Skip to main content Skip to section navigation
DietaryGuidelines.gov logo

Previous Guidelines & Reports

The Dietary Guidelines for Americans has been published jointly every 5 years since 1980 by the Department of Health and Human Services (HHS) and the Department of Agriculture (USDA).

2005

2005 Dietary Guidelines for Americans Cover

Eating right and being physically active aren’t just a “diet” or a “program”—they are keys to a healthy lifestyle. With healthful habits, you may reduce your risk of many chronic diseases such as heart disease, diabetes, osteoporosis, and certain cancers, and increase your chances for a longer life.

2005 Dietary Guidelines for Americans Cover

This HTML document excerpts and highlights key recommendations for the general population from the Dietary Guidelines for Americans, 2005.

Finding Your Way to a Healthier You Cover

This brochure offers basic guidelines for eating a healthy diet and being physically active. Learn how to make smart choices from every food group, find your balance between food and physical activity, and get the most nutrition out of your calories.

2005 A Healthier You Cover

From the U.S. Department of Health and Human Services, this book addresses everyday healthy eating and physical activity for life. The food and physical activity choices you make every day affect your health—how you feel today, tomorrow, and in the future. A Healthier You is grounded in the comprehensive science-based advice of the official Dietary Guidelines for Americans, 2005.

En Espanol: The Road to a Healthy Life Based on the Dietary Guidelines for Americans, 2005 Cover

This bilingual guidebook (English and Spanish), based on the Dietary Guidelines for Americans, 2005, covers eating right and being physically active. It provides easy-to-follow information and tips to help you make healthier food choices more often, choose the most nutritious foods and beverages, and be physically active on most days of the week.

2005 Toolkit for Health Professionals Cover

These resources assist health education experts, such as doctors and nutritionists, in offering the latest science-based nutrition and physical activity recommendations to the public.

2005 Dietary Guidelines Advisory Committee

Return to Top

2000

2000 Dietary Guidelines for Americans Cover

Eating right and being physically active aren’t just a “diet” or a “program”—they are keys to a healthy lifestyle. With healthful habits, you may reduce your risk of many chronic diseases such as heart disease, diabetes, osteoporosis, and certain cancers, and increase your chances for a longer life.

2000 Dietary Guidelines for Americans Summary Cover

This single-page summary covers the Dietary Guidelines for Americans, 2000.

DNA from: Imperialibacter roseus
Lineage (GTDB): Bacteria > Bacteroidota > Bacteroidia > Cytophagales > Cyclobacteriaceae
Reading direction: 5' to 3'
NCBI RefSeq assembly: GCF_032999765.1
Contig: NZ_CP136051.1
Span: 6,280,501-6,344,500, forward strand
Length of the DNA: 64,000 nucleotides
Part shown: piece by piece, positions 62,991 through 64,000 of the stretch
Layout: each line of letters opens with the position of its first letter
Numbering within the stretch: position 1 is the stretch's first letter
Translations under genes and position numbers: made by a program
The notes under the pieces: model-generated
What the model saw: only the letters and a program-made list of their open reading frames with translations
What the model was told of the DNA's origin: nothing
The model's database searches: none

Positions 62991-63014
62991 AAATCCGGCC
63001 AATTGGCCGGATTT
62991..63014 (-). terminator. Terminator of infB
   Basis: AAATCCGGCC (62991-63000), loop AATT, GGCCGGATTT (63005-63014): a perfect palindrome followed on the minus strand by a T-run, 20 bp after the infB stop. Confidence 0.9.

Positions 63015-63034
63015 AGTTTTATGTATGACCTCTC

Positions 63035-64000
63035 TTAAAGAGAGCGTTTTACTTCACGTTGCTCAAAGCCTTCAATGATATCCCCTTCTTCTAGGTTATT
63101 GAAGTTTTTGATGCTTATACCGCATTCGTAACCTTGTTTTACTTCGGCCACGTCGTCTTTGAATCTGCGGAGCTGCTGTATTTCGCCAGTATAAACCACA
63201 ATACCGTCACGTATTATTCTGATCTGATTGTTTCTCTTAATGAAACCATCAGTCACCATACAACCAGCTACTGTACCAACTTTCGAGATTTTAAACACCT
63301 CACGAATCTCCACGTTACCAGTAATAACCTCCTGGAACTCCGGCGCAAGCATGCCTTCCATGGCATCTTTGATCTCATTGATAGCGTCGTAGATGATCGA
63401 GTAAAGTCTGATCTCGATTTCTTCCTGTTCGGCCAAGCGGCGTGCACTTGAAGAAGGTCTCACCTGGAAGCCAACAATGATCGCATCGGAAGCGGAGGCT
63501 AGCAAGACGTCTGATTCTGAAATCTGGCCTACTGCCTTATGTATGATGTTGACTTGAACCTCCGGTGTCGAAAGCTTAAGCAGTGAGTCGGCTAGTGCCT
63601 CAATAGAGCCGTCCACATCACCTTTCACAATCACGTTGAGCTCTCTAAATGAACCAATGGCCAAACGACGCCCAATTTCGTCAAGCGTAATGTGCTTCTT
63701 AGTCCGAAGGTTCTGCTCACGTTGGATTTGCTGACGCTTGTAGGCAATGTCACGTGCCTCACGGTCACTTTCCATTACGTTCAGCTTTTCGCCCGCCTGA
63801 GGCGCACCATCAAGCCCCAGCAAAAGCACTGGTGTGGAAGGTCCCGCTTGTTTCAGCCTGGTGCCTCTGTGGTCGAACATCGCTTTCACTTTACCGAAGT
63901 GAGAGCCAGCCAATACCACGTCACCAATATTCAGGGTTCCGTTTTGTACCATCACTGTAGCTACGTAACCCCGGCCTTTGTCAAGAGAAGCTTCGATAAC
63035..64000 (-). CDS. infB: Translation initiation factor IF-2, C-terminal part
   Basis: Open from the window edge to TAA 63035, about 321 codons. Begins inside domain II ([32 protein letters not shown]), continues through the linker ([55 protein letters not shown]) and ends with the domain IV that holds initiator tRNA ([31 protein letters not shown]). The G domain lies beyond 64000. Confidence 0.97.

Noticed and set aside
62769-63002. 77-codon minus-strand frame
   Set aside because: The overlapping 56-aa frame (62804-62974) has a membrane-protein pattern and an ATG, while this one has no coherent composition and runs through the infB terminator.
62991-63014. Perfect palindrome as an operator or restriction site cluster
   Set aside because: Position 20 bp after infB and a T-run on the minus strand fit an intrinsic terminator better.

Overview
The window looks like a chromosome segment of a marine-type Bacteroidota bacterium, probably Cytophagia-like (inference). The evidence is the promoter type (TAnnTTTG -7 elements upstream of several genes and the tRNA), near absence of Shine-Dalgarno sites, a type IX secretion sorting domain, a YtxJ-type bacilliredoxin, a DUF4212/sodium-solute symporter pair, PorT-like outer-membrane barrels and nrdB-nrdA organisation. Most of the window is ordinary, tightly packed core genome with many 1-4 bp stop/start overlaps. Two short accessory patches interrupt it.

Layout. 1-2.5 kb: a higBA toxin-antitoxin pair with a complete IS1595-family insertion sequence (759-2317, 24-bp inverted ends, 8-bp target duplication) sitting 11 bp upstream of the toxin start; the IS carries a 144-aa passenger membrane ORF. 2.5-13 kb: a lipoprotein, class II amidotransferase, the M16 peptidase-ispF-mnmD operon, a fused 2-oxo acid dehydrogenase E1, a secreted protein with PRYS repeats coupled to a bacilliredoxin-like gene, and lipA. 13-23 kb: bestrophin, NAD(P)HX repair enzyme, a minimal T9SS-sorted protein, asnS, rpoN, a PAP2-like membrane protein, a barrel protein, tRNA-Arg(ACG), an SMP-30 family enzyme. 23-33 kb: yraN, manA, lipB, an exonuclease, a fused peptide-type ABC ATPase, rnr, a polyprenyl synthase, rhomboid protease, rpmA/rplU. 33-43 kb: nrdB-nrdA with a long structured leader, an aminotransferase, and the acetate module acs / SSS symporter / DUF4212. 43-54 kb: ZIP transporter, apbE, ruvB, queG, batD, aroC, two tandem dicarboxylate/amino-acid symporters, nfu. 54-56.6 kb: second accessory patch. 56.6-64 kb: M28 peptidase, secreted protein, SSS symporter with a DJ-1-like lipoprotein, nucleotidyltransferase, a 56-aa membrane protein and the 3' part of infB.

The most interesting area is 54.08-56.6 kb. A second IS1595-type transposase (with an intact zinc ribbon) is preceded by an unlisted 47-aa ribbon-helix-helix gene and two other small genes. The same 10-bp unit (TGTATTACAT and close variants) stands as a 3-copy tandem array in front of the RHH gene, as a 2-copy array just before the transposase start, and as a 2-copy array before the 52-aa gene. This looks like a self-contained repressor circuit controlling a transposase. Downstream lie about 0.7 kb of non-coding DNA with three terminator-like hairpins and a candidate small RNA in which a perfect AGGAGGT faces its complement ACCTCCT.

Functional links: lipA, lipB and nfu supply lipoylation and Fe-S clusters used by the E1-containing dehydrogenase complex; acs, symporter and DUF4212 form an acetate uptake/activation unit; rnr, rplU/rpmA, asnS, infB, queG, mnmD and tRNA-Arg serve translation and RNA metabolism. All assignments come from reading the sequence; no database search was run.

2000 Dietary Guidelines for Americans Cover

This brochure includes a summary of the Dietary Guidelines for Americans, 2000, as well as recommendations for choosing sensible portion sizes, keeping food safe to eat, limiting fat intake, and following the food guide pyramid.

2000 Dietary Guidelines for Americans Cover

This report presents recommendations and activities of nationally recognized experts in nutrition and health who were appointed to assist the U.S. Department of Health and Human Services and the U.S. Department of Agriculture in providing sound and current dietary guidance to consumers.

Summary chart of guidelines, 1980 - 2000

This chart summarizes the changes to and differences in the Dietary Guidelines for Americans from 1980 to 2000.

Return to Top

1990s

1995

1995 Dietary Guidelines for Americans Cover

Eating right and being physically active aren’t just a “diet” or a “program”—they are keys to a healthy lifestyle. With healthful habits, you may reduce your risk of many chronic diseases such as heart disease, diabetes, osteoporosis, and certain cancers, and increase your chances for a longer life.

The Report of the Dietary Guidelines Advisory Committee on the Dietary Guidelines for Americans Cover

This report presents recommendations and activities of nationally recognized experts in nutrition and health who were appointed to assist the U.S. Department of Health and Human Services and the U.S. Department of Agriculture in providing sound and current dietary guidance to consumers.

1990

1990 Dietary Guidelines for Americans Cover

Eating right and being physically active aren’t just a “diet” or a “program”—they are keys to a healthy lifestyle. With healthful habits, you may reduce your risk of many chronic diseases such as heart disease, diabetes, osteoporosis, and certain cancers, and increase your chances for a longer life.

Return to Top

1980s

1985

1985 Dietary Guidelines for Americans Cover

Eating right and being physically active aren’t just a “diet” or a “program”—they are keys to a healthy lifestyle. With healthful habits, you may reduce your risk of many chronic diseases such as heart disease, diabetes, osteoporosis, and certain cancers, and increase your chances for a longer life.

1980

1980 Dietary Guidelines for Americans Cover

Eating right and being physically active aren’t just a “diet” or a “program”—they are keys to a healthy lifestyle. With healthful habits, you may reduce your risk of many chronic diseases such as heart disease, diabetes, osteoporosis, and certain cancers, and increase your chances for a longer life.

Return to Top

* Some older versions of these documents are only available in PDF format.

† Accessible versions of these PDF documents are not available at this time.

This graphic notice,External Link: You are leaving Health.gov, means that you are leaving the health.gov site and entering a non-Federal Web site. View full disclaimer.

 

This site is coordinated by the Office of Disease Prevention and Health Promotion, Office of the Assistant Secretary for Health, Office of the Secretary, U.S. Department of Health and Human Services.